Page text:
1. Be aware of your family’s mental health history and engage in an honest conversation surrounding this topic. This can play a role in early intervention or detection.
  2. If you believe your student may be experiencing depression, address your student and express your concerns and observations in a caring and loving tone.
  3. Despite the potential for differing perceptions, the most important thing is to communicate with your student is to try and make sure he/she understands he/she does not have to manage everything alone.
  4. Avoid phrases such as “cheer up” or “pull yourself together.” This will only make him/her feel worse and become less likely to open up to you.
  5. Most schools offer free counseling sessions and other support that may help to prevent more serious problems from forming. Familiarize yourself with what your student’s college campus offers in regards to counseling and wellness programs.
  6. If your student lives on-campus and you notice signs of depression, relay your concerns to the residential life department, so they can also look out for signs.

Additional Resources

    • Depression and Bipolar Support Alliance is a website that provides information on finding support groups in your local area:
    • National Suicide Prevention Lifeline at 1-800-273-TALK is a hotline that is available 24 hours a day, even for family and friends. They will be able to talk to a trained professional who can guide them in their intervention.xix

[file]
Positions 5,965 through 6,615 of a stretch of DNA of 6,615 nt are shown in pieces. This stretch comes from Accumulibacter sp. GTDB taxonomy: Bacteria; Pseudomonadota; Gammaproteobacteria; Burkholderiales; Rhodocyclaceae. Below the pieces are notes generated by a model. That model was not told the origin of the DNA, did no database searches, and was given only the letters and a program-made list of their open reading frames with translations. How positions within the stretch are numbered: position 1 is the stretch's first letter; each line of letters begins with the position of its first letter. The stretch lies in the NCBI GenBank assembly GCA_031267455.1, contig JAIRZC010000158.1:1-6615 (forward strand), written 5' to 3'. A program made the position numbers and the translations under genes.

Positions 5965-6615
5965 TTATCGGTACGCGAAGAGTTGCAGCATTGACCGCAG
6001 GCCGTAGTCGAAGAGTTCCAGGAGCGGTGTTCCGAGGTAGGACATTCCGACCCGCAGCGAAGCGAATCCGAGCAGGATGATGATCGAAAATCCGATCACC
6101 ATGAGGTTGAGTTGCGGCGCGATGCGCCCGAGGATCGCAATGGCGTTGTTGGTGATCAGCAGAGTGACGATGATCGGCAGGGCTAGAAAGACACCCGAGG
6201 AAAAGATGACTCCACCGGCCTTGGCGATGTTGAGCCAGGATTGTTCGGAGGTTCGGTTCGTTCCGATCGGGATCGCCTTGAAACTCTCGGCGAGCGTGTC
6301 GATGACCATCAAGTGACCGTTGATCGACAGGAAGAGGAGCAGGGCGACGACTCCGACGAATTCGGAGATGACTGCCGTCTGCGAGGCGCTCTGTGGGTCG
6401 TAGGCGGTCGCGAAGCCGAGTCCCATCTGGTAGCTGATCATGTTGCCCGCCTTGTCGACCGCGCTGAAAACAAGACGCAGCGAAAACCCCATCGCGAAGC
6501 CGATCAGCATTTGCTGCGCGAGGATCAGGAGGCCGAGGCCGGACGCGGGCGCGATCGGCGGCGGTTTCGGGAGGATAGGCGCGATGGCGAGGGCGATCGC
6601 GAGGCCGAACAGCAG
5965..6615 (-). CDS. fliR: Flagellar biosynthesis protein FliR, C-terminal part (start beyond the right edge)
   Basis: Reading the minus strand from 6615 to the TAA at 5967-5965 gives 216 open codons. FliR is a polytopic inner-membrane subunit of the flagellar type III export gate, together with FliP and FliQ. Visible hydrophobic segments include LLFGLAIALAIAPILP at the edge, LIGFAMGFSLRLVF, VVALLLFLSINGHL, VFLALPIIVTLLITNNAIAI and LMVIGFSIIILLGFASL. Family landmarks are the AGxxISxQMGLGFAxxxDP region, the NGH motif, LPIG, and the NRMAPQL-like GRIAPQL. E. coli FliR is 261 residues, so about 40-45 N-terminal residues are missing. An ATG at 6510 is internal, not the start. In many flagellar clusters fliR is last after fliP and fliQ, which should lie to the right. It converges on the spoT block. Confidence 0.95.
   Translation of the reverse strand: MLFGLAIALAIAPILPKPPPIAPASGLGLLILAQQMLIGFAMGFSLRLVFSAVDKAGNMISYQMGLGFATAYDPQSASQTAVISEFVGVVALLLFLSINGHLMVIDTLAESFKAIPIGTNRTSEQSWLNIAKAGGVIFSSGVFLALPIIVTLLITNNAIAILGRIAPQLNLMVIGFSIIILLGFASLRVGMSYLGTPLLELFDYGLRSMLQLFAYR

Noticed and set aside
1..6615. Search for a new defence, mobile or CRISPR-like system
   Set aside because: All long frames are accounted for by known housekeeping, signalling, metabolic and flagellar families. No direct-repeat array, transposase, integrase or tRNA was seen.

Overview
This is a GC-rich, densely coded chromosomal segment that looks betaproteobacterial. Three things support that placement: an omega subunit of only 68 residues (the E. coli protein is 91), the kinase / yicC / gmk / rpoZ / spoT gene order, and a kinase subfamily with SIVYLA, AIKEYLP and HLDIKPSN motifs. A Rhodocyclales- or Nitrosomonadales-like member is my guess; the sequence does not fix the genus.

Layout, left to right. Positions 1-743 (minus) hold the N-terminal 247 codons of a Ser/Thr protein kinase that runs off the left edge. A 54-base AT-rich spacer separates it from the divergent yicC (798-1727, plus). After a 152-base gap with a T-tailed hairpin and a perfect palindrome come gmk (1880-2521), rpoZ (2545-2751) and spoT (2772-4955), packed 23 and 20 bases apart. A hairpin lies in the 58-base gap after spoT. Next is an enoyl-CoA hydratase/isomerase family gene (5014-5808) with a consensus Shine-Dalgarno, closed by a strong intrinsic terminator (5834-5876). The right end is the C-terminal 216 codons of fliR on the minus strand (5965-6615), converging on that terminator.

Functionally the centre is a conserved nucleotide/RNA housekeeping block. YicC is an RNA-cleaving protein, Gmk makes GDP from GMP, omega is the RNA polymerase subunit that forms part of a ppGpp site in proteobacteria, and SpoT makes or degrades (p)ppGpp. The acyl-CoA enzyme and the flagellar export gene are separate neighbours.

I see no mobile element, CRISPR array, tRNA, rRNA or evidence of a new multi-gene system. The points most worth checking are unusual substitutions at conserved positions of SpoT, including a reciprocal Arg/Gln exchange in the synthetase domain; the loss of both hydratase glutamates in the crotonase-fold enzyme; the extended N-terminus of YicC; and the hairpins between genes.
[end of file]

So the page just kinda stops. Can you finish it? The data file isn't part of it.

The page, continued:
Suicidal Ideation (SI) (Suicidal Thoughts)

Suicidal ideation refers to wanting to take one’s own life or thinking about completing suicide without actually having a plan to carry out one’s thoughts.xx It is also a symptom of major depression. If you suspect your student may be having suicidal thoughts, it is important to ask your student directly, and if he/she is, take it just as seriously as someone who has plan. Many times, when a student expresses having suicidal thoughts, he/she is seeking help because of feelings of not being worthy of life and a desire to the end the pain he/she is experiencing. Carefully responding to a student with suicidal ideations is key, in order to provide your student with the appropriate professional help.xxi

Warning Signs

    • Talking or writing about death or dying
    • Expressing hopelessness
    • Looking for ways to kill him or herself (access to pills, weapons, etc.)
    • Dramatic changes in mood • Increase in alcohol or drug use
    • Threatening to hurt oneselfxxii

Tips for supporting your student:

  1. Because suicidal ideation is a symptom of major depression, it is important to support your student in seeking professional help early on in hopes to prevent the depression from reaching this point.